Ernst Mayr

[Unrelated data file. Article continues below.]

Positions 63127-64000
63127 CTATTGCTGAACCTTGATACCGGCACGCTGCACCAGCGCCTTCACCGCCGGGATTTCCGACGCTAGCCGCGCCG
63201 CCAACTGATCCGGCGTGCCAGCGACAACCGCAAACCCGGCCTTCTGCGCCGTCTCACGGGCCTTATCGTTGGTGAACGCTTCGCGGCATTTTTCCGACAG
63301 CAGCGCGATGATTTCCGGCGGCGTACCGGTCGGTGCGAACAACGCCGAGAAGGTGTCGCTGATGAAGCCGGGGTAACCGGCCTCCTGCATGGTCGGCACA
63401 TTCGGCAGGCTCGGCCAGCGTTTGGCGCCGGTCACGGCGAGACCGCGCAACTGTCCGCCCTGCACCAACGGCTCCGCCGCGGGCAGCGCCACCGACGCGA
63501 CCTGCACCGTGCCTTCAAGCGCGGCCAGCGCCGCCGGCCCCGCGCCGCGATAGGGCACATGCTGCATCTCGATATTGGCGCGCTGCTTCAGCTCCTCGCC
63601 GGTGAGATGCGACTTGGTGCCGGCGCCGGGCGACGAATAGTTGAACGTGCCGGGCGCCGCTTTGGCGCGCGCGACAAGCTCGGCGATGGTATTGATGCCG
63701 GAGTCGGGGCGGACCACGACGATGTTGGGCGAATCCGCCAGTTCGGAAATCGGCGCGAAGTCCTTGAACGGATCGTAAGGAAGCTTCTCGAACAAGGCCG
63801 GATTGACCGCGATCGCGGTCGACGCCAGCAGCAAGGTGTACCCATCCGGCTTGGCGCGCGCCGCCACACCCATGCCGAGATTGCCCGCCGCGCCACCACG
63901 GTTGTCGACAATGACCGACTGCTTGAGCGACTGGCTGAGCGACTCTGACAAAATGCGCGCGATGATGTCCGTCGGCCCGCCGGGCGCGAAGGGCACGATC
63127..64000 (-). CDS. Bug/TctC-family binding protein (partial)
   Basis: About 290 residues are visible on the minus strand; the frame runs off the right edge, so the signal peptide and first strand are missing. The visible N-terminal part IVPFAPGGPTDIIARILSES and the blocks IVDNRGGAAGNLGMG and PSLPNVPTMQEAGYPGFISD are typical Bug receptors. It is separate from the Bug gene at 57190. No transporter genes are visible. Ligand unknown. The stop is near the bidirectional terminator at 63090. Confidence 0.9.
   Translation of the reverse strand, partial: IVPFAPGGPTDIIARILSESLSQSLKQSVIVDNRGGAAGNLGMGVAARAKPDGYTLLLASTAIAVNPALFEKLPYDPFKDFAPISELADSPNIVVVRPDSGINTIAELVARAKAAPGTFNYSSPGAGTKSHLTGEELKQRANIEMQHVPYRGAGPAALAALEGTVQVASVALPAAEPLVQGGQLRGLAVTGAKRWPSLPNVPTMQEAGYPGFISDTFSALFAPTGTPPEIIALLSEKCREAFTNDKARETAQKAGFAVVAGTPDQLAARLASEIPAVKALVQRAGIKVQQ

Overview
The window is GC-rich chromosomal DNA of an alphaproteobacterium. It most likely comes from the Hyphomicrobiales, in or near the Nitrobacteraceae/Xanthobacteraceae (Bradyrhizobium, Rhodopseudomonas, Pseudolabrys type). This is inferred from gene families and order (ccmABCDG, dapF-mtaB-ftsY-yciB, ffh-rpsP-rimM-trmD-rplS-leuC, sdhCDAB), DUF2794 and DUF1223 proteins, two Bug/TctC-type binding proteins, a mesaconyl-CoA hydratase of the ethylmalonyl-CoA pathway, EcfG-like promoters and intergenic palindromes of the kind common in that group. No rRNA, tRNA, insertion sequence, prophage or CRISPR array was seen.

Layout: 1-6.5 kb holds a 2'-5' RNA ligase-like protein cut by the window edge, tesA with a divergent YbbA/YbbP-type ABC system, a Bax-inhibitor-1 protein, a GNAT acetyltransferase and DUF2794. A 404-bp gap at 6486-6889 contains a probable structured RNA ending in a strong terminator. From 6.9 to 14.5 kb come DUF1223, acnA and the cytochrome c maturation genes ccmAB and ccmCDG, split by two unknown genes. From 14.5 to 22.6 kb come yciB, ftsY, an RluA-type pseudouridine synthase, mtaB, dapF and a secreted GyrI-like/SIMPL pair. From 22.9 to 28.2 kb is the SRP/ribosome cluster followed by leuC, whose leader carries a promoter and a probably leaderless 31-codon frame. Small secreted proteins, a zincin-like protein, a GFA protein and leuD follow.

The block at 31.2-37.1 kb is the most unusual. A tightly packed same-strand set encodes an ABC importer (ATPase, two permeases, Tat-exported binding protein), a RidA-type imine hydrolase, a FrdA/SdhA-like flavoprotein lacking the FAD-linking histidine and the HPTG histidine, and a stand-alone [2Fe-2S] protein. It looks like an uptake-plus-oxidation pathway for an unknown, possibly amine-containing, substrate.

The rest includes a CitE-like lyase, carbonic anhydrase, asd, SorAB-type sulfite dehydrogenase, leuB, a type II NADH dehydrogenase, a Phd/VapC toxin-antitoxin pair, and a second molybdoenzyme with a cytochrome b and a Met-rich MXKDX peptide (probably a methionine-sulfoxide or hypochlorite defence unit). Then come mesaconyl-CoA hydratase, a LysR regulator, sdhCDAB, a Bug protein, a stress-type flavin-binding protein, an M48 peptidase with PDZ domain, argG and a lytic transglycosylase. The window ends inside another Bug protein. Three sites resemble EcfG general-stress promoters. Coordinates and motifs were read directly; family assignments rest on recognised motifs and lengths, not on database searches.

According to this third view, the world is of long duration and is forever changing; it is evolving. Even though this may seem strange to us moderns, the concept of evolution was at first alien to Western thought. The power of the Christian fundamentalist dogma was so strong that it required a long series of developments in the seventeenth and eighteenth centuries before the idea of evolution became fully acceptable. As far as science is concerned, the acceptance of evolution meant that the world could no longer be considered merely as the seat of activity of physical laws but had to incorporate history and, more importantly, the observed changes in the living world in the course of time. Gradually the term “evolution” came to represent these changes.

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